AMD has just published a new set of Linux kernel patches, revealing Linux support for a Cryptographic Coprocessor (AMD CCP).
The Linux 3.13 kernel that is just entering mainline development stages already has Radeon DPM and HDMI audio by default. However, now there's another Radeon DRM-Next pull and it provides support for the brand new AMD R9 290 "Hawaii" GPUs!
For those with AMD Radeon HD 8000 "Sea Islands" graphics processors, the AMD GPU back-end inside LLVM now contains better support for this hardware.
AMD released the latest Linux beta today for the Catalyst 13.11 proprietary graphics driver.
AMD published this month new programming guides and register documentations for the 3D/Compute engines on their Evergreen, Northern Islands, Southern Islands, and Sea Islands graphics processors.
Tom Stellard of AMD has published a new post enabling the R600/SI LLVM GPU back-end to handle Radeon HD 8000 "Sea Islands" GPGPU/Compute support.
The AMD Catalyst (fglrx) graphics driver is generally notorious in having belated support for new Linux kernel and X.Org Server releases while NVIDIA is usually very quick in supporting development kernels / xorg-servers. This time around for the Linux 3.12 kernel, the mainline Catalyst beta already supports the yet-to-be-out kernel while NVIDIA does not have this compatibility.
Complementing the article earlier today why Radeon graphics are faster on Linux 3.12, here's some benchmarks now showing the open-source Radeon results when using the CPUfreq performance governor on Linux 3.12 with the Core i7 4770K Haswell.
Earlier today in The AMD Radeon Performance Is Incredible On Linux 3.12, ten different AMD Radeon graphics cards were tested to complement the original Linux 3.12 Brings Big AMD Radeon Improvements article from Saturday. In changing things up from looking at the discrete AMD GPU performance, here are some benchmarks of an AMD Fusion E-350 APU with the Linux 3.11 and 3.12 kernels.
AMD released their first beta of the Catalyst 13.11 Linux graphics driver today. Details are scarce as to the changes in this new Catalyst Linux Beta, but it brings support for AMD's just-released hardware.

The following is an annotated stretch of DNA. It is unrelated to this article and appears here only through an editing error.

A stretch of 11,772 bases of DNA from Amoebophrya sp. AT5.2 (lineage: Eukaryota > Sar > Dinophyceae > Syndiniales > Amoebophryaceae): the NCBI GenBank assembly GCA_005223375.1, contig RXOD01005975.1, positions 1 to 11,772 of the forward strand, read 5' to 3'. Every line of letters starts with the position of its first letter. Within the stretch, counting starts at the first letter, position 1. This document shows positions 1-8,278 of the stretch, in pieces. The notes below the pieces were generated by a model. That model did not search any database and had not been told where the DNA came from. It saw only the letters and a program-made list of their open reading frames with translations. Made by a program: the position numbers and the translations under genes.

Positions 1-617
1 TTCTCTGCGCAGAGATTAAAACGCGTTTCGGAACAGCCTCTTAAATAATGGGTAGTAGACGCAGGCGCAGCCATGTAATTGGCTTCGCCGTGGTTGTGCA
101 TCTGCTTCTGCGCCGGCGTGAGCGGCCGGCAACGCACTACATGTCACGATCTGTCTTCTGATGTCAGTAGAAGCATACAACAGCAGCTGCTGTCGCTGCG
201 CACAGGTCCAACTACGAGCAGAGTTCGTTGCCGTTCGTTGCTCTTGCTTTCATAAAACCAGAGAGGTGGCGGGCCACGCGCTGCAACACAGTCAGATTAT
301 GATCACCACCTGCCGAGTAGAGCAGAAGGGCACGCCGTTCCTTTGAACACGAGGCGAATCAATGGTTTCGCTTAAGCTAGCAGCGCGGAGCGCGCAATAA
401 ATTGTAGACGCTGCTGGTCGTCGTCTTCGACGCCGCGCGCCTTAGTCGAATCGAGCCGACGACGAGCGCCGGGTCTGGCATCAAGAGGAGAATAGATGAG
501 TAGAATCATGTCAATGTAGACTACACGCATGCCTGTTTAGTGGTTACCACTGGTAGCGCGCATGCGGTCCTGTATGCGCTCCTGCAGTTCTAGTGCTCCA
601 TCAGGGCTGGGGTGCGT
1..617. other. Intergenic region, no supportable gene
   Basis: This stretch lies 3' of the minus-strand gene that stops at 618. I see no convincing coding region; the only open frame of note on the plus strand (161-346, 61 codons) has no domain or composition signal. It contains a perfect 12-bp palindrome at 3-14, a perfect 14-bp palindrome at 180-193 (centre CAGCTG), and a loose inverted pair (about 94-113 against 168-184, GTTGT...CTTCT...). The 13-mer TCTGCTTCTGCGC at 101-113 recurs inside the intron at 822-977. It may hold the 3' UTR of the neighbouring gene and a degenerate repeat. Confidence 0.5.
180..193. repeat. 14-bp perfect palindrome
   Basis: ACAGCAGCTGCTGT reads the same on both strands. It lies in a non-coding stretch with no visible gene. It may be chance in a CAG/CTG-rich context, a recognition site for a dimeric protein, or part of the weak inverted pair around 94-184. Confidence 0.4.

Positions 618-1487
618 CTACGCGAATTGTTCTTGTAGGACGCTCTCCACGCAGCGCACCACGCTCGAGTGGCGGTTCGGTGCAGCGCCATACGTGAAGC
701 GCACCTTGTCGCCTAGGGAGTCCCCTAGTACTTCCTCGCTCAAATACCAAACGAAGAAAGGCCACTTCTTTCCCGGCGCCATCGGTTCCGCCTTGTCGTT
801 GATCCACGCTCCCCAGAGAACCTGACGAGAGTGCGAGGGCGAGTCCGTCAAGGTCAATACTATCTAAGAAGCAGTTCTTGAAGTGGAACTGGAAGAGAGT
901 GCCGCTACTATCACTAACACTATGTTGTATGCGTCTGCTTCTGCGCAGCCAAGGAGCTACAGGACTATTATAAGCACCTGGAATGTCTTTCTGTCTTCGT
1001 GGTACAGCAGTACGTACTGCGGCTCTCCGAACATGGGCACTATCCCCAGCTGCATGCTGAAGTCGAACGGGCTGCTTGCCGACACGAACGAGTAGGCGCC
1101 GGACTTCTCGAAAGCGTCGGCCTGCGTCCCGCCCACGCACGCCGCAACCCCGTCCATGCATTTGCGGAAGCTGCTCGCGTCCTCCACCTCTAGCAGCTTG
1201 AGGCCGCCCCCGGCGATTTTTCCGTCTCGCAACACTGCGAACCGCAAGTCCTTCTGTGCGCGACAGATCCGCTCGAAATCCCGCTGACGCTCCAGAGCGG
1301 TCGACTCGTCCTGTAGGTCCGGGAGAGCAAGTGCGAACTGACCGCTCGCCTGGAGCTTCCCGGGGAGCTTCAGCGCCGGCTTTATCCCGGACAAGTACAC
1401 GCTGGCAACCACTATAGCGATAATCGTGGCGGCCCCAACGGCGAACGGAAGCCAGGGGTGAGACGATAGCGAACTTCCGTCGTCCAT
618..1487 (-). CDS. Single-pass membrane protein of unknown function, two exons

For some AMD Radeon graphics cards when using the Catalyst driver, the HDMI audio support isn't enabled unless using the simple DVI to HDMI adapter included with the graphics card itself... If you use another DVI-to-HDMI adapter, it won't work with Catalyst. AMD intentionally implemented checks within their closed-source driver to prevent other adapters from being used, even though they will work just fine.
While AMD has published open-source Radeon GPU driver code for modern graphics processors up through the latest Sea Islands parts, they have fallen behind on publishing 3D GPU programming specifications and programming guides for the more modern hardware. Fortunately, they have now caught up.
A few weeks ago AMD began releasing technical documentation on the HDA audio portion of their Radeon GPUs. Yesterday AMD published the second version of their HDA programming documentation.
Just before the end of the month, AMD released the Catalyst 13.10 Beta Linux graphics driver.
This week at AMD's Hawaii event where they announced their new high-end graphics processors, they also announced Mantle. AMD's Mantle is a new graphics API that looks to take on OpenGL and Microsoft's Direct3D as a new high-performance graphics rendering API.